Month: <span>March 2016</span>

Video (screen capture + audio) of the talk I did at Seattle Xcoders a couple of weeks ago is live:

I shared some lessons learned on projects that went off the rails, in spite of having a plan that we thought we could execute on.

No promises on it being a particularly good talk. 😉 YMMV.

How to Fail by Following the Plan (Jake Savin, March 10, 2016)


Here’s a random (but true) story, inspired by a story someone linked to in Slack this afternoon…

Back in the late ’90’s my brother worked at a small local ISP/DSL provider in Olympia, WA. In those days DSL lines usually topped out at 128-256kbps. A few senior people at his company had dedicated T1 lines at home, so they could get online and resolve outages without the hassle and delay of showering, getting dressed, and coming in to the office. (The T1 lines presumably made sense because an outage might also affect a DSL line on the same infrastructure as their customers’ lines.)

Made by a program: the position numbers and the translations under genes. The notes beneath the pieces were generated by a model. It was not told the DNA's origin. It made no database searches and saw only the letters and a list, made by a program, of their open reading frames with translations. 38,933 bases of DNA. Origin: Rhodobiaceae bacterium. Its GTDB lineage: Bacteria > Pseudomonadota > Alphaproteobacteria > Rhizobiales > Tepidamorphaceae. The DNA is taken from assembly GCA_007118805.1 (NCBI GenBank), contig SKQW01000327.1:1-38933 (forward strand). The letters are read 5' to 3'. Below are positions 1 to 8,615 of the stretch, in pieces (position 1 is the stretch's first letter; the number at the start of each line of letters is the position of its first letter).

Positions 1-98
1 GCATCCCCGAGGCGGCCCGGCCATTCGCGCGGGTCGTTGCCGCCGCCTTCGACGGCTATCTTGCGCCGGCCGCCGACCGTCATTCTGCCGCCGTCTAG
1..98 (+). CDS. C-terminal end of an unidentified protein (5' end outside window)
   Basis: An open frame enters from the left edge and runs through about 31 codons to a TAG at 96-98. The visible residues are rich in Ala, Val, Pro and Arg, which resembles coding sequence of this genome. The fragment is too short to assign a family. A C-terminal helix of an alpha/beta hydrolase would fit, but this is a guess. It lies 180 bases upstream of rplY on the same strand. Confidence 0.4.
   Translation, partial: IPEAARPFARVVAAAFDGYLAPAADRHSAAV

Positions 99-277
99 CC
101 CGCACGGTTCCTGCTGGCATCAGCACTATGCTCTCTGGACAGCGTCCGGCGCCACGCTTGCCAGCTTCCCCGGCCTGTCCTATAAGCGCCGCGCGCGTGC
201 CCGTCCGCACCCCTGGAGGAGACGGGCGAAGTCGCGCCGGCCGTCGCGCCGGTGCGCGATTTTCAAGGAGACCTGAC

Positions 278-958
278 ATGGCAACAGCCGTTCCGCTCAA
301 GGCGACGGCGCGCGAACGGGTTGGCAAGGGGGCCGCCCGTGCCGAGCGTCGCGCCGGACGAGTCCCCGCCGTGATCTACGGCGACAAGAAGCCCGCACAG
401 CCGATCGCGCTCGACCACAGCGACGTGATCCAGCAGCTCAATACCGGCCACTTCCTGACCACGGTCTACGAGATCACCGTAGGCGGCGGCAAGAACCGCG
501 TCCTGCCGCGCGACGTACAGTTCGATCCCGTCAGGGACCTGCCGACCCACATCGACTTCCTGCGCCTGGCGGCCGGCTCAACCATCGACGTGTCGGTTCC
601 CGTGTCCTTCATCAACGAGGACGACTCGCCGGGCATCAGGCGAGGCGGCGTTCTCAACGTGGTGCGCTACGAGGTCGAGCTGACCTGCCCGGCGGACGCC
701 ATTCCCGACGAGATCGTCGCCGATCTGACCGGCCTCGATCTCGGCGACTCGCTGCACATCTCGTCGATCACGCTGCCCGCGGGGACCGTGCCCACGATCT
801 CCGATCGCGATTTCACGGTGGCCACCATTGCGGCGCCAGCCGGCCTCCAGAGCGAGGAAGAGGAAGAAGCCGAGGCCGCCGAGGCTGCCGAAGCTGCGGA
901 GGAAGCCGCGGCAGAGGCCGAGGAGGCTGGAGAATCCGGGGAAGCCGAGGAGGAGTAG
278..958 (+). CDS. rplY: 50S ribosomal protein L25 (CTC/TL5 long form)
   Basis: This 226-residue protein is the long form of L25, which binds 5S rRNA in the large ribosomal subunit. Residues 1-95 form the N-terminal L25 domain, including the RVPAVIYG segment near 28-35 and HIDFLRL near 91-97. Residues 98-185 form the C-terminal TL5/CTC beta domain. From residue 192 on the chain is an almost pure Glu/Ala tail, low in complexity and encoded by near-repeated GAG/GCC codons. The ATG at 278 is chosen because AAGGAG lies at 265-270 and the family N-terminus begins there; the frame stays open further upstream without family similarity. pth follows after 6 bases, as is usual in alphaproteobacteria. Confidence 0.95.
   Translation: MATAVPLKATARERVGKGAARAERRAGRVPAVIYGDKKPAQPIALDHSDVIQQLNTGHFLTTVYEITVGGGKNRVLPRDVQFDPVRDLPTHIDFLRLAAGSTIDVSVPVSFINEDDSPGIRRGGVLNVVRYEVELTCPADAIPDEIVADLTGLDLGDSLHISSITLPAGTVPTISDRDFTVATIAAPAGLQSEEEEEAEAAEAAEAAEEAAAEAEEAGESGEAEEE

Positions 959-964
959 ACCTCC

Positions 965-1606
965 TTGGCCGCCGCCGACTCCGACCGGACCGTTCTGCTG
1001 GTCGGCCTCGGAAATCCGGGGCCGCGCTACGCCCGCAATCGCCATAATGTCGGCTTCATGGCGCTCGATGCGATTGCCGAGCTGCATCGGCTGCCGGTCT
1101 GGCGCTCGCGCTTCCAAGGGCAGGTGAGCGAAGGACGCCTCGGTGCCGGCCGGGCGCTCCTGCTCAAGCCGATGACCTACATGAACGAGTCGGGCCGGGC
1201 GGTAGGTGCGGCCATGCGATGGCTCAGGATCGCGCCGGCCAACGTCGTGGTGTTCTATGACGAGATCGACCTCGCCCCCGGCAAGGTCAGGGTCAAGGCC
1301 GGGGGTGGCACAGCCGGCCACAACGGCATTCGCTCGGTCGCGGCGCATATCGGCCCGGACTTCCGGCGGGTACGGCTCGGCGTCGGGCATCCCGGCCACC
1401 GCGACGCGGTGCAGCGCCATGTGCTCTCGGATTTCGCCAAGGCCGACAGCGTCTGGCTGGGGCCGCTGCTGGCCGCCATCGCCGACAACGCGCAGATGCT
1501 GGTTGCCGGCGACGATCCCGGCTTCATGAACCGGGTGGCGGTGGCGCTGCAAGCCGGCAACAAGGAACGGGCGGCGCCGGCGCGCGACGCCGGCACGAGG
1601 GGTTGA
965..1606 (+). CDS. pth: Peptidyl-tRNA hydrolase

That ISP was eventually sold to another ISP in Santa Rosa, CA, which promptly purchased a fully-outfitted TelCo-style service van for the small team in Olympia. The folks in Olympia apparently used it exclusively to go out for pizza and Chinese food for lunch, since they never actually needed to touch any wires out “in the field”, and probably wouldn’t know how to repair anything even if they did.

Eventually the Santa Rosa company was itself acquired and the people with the T1 lines left the newly-merged company. But somehow in all the transitions the new company completely lost track of what infrastructure was running on those T1 lines that were set up by the original ISP. Since they didn’t know what they were for, they were afraid to turn them off.

So they just kept them running… For years… and years… and years

Strange but True